Australia: Floods engulf Brisbane as reports reveal authorities rejected warning measures

By Richard Phillips
13 January 2011

The Queensland state capital was hit by massive floods yesterday when the Brisbane River burst its banks and flooded the central business district and surrounding suburbs. While the river peaked at 4.46 metres—one metre below yesterday’s predicted peak of 5.5 metres—the damage to Brisbane is devastating. Serious flooding is predicted to continue in the capital for weeks.

The official number of people killed by the floods in south east Queensland this week now stands at 15. But the toll is expected to rise as more bodies are found in Toowoomba, Grantham, Murphys Creek and the Lockyer Valley areas, which were hit by flash flooding on Monday. To date, more than 40 people are listed as missing, feared dead, from that catastrophe.

The Queensland and federal Labor governments and the media continue to insist that the events unfolding in the Queensland capital and throughout the state are a “freak” of nature.

But the devastation is a direct result of government neglect of basic infrastructure, emergency services, flood management and mitigation measures—decisions determined by the short-term profit demands of property developers and other business interests. According to the Insurance Council of Australia, only eight percent of water catchment areas in Queensland have adequate flood mapping.

Consecutive Queensland governments, Labor and Liberal-National alike, claim that they learnt the lessons of the 1974 Brisbane floods and that the Wivenhoe Dam, built in the aftermath of that disaster, would prevent a repeat occurrence.

However, as the Australian newspaper reports today, scientists and engineers have warned the Queensland government and the Brisbane city council over the past decade that major flood destruction would occur unless authorities took serious remedial action.

A Brisbane Flood Study in 1999 criticised the construction of tens of thousands of homes and other properties in flood prone areas in the period since the 1974 floods and warned that future floods would be 1 to 2 metres higher than predictions made by Brisbane council authorities. Likewise, state authorities in 2007 rejected a joint South East Queensland Water Corporation and state government report calling for the capacities of Wivenhoe Dam and Somerset Dam to be increased. The warnings were ignored and the reports buried. (See: “Reports warned of flood dangers to Brisbane”)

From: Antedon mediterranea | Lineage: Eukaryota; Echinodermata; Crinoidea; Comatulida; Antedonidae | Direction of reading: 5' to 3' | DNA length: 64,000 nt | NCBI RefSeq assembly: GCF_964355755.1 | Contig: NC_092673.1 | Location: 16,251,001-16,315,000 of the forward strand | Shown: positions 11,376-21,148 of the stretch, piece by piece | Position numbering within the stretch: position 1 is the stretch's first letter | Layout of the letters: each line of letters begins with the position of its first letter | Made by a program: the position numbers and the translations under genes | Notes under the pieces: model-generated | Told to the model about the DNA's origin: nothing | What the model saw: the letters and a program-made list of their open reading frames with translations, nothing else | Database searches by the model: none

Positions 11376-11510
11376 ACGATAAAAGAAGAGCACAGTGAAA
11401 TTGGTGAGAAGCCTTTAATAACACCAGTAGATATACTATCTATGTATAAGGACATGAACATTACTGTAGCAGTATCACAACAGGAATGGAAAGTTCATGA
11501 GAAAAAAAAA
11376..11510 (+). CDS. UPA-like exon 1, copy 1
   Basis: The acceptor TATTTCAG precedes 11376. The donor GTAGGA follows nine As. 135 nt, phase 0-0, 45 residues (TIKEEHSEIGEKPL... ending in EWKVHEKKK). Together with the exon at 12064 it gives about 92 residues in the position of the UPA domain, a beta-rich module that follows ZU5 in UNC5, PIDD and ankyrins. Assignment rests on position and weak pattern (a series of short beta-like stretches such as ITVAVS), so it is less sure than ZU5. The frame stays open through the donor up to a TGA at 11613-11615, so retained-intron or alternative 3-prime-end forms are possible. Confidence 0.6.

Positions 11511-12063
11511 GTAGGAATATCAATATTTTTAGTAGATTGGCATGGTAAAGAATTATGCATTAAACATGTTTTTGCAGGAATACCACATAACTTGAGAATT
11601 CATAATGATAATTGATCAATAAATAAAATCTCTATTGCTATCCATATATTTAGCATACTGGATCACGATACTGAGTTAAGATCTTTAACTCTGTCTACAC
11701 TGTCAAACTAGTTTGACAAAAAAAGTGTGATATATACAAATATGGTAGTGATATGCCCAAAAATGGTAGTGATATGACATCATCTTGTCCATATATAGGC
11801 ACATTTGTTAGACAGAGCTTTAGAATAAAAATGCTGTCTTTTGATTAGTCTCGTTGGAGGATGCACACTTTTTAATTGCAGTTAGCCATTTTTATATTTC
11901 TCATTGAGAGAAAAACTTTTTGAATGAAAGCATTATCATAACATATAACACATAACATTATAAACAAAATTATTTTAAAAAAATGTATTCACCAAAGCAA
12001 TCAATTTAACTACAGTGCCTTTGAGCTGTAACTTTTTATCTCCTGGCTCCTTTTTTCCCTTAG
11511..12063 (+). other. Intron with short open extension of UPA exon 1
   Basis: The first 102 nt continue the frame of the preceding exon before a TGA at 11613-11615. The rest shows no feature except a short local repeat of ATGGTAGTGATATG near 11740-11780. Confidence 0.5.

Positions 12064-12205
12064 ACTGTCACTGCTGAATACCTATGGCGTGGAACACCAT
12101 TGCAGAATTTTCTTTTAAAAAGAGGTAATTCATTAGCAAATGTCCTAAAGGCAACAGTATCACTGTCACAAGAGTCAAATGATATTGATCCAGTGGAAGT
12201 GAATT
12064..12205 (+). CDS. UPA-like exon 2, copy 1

The disastrous human consequences of these decisions are now unfolding in the Queensland capital.

Over the last 24 hours, 25,000 Brisbane homes have been flooded, with initial reports estimating that 11,500 of these have been fully swamped. Power has been cut to 80,000 homes in the city, including to the central business district, which has been evacuated and shut down, while basic infrastructure—roads, sewage, water supply, electricity and other facilities—are seriously damaged and expected to take weeks and months to repair.

Thirty-five suburbs were flooded yesterday and more than 1,600 roads and streets inundated. The worst-hit suburbs are Brisbane City, St Lucia, West End, Rocklea and Graceville.

The number of evacuation centres was increased by three yesterday, bring the total number to five, as thousands of residents sought shelter and accommodation. Scores of people in high-rise riverside apartment blocks who failed to evacuate their residences remain inside these buildings, without access to power, fresh water and sewage, and only limited phone communications.